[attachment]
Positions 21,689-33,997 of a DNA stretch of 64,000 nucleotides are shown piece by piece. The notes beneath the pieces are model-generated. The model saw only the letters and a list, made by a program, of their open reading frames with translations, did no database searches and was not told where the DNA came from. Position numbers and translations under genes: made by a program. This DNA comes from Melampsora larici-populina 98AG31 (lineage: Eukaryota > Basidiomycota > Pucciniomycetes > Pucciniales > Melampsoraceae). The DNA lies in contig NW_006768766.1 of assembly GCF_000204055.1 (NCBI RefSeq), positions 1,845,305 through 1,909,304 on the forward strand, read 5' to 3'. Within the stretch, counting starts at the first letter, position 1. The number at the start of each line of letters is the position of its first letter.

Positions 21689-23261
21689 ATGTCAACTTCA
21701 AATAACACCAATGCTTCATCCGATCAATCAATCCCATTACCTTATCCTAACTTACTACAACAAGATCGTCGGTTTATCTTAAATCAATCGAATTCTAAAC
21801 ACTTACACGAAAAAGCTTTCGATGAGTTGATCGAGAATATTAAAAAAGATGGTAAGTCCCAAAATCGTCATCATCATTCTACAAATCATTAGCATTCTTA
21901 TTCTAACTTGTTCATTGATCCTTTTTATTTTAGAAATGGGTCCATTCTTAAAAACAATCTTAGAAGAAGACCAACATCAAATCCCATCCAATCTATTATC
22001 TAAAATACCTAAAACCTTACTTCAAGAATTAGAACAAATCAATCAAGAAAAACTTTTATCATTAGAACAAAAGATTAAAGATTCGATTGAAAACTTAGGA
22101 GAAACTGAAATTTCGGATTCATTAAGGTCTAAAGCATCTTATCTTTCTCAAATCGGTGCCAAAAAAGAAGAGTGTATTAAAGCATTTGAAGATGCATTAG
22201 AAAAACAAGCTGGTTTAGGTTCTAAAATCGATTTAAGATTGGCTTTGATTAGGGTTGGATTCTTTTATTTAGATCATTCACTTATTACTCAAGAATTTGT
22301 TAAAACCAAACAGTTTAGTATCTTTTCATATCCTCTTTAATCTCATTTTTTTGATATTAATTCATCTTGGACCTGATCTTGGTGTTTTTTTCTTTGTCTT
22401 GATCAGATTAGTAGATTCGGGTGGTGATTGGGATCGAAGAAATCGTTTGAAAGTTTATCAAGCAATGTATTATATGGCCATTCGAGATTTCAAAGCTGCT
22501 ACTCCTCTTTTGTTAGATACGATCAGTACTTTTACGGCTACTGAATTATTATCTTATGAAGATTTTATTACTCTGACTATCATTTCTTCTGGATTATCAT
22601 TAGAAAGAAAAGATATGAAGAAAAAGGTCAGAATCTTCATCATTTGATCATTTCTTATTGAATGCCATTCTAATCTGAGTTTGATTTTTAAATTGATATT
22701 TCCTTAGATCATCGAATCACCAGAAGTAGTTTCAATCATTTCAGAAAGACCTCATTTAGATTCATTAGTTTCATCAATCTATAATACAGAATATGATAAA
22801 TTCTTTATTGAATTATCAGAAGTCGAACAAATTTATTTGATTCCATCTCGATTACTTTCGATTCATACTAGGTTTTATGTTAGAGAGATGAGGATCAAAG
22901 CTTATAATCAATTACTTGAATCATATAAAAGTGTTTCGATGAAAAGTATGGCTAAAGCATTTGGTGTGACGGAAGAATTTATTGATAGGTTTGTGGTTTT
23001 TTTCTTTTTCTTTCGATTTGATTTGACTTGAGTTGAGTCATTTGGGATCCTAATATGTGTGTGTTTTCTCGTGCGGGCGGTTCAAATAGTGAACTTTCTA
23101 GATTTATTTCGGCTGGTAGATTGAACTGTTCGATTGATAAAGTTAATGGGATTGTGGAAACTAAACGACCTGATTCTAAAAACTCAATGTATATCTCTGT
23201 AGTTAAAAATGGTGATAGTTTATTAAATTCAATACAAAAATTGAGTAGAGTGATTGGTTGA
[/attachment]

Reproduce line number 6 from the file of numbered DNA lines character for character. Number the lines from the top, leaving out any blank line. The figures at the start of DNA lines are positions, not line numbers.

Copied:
21901 TTCTAACTTGTTCATTGATCCTTTTTATTTTAGAAATGGGTCCATTCTTAAAAACAATCTTAGAAGAAGACCAACATCAAATCCCATCCAATCTATTATC